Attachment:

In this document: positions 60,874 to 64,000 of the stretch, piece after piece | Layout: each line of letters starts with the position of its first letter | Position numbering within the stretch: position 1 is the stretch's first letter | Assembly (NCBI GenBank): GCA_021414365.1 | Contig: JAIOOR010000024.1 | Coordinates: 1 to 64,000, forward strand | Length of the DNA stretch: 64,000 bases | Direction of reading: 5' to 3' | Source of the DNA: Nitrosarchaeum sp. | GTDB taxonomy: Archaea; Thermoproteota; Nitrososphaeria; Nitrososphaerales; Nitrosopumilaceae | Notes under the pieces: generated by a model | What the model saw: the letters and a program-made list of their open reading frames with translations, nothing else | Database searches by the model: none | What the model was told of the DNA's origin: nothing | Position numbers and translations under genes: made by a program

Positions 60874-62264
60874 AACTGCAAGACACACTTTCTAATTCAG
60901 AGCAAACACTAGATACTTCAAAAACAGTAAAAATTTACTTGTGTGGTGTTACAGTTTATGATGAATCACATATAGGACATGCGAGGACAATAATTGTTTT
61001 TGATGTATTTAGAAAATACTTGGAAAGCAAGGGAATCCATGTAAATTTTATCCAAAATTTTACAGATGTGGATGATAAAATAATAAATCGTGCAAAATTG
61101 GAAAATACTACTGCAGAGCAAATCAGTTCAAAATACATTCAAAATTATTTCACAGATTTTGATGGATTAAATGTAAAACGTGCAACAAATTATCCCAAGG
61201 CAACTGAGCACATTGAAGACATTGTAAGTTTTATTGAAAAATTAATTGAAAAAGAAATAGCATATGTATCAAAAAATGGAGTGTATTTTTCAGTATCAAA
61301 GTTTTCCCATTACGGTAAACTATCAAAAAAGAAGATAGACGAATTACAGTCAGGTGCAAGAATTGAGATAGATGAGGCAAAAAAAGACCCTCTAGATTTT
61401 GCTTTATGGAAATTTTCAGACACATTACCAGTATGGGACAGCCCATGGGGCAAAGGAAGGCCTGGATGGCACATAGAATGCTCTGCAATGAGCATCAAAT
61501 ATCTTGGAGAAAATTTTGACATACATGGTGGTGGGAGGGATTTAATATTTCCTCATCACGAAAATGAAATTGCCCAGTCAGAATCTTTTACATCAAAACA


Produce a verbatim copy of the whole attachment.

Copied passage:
In this document: positions 60,874 to 64,000 of the stretch, piece after piece | Layout: each line of letters starts with the position of its first letter | Position numbering within the stretch: position 1 is the stretch's first letter | Assembly (NCBI GenBank): GCA_021414365.1 | Contig: JAIOOR010000024.1 | Coordinates: 1 to 64,000, forward strand | Length of the DNA stretch: 64,000 bases | Direction of reading: 5' to 3' | Source of the DNA: Nitrosarchaeum sp. | GTDB taxonomy: Archaea; Thermoproteota; Nitrososphaeria; Nitrososphaerales; Nitrosopumilaceae | Notes under the pieces: generated by a model | What the model saw: the letters and a program-made list of their open reading frames with translations, nothing else | Database searches by the model: none | What the model was told of the DNA's origin: nothing | Position numbers and translations under genes: made by a program

Positions 60874-62264
60874 AACTGCAAGACACACTTTCTAATTCAG
60901 AGCAAACACTAGATACTTCAAAAACAGTAAAAATTTACTTGTGTGGTGTTACAGTTTATGATGAATCACATATAGGACATGCGAGGACAATAATTGTTTT
61001 TGATGTATTTAGAAAATACTTGGAAAGCAAGGGAATCCATGTAAATTTTATCCAAAATTTTACAGATGTGGATGATAAAATAATAAATCGTGCAAAATTG
61101 GAAAATACTACTGCAGAGCAAATCAGTTCAAAATACATTCAAAATTATTTCACAGATTTTGATGGATTAAATGTAAAACGTGCAACAAATTATCCCAAGG
61201 CAACTGAGCACATTGAAGACATTGTAAGTTTTATTGAAAAATTAATTGAAAAAGAAATAGCATATGTATCAAAAAATGGAGTGTATTTTTCAGTATCAAA
61301 GTTTTCCCATTACGGTAAACTATCAAAAAAGAAGATAGACGAATTACAGTCAGGTGCAAGAATTGAGATAGATGAGGCAAAAAAAGACCCTCTAGATTTT
61401 GCTTTATGGAAATTTTCAGACACATTACCAGTATGGGACAGCCCATGGGGCAAAGGAAGGCCTGGATGGCACATAGAATGCTCTGCAATGAGCATCAAAT
61501 ATCTTGGAGAAAATTTTGACATACATGGTGGTGGGAGGGATTTAATATTTCCTCATCACGAAAATGAAATTGCCCAGTCAGAATCTTTTACATCAAAACA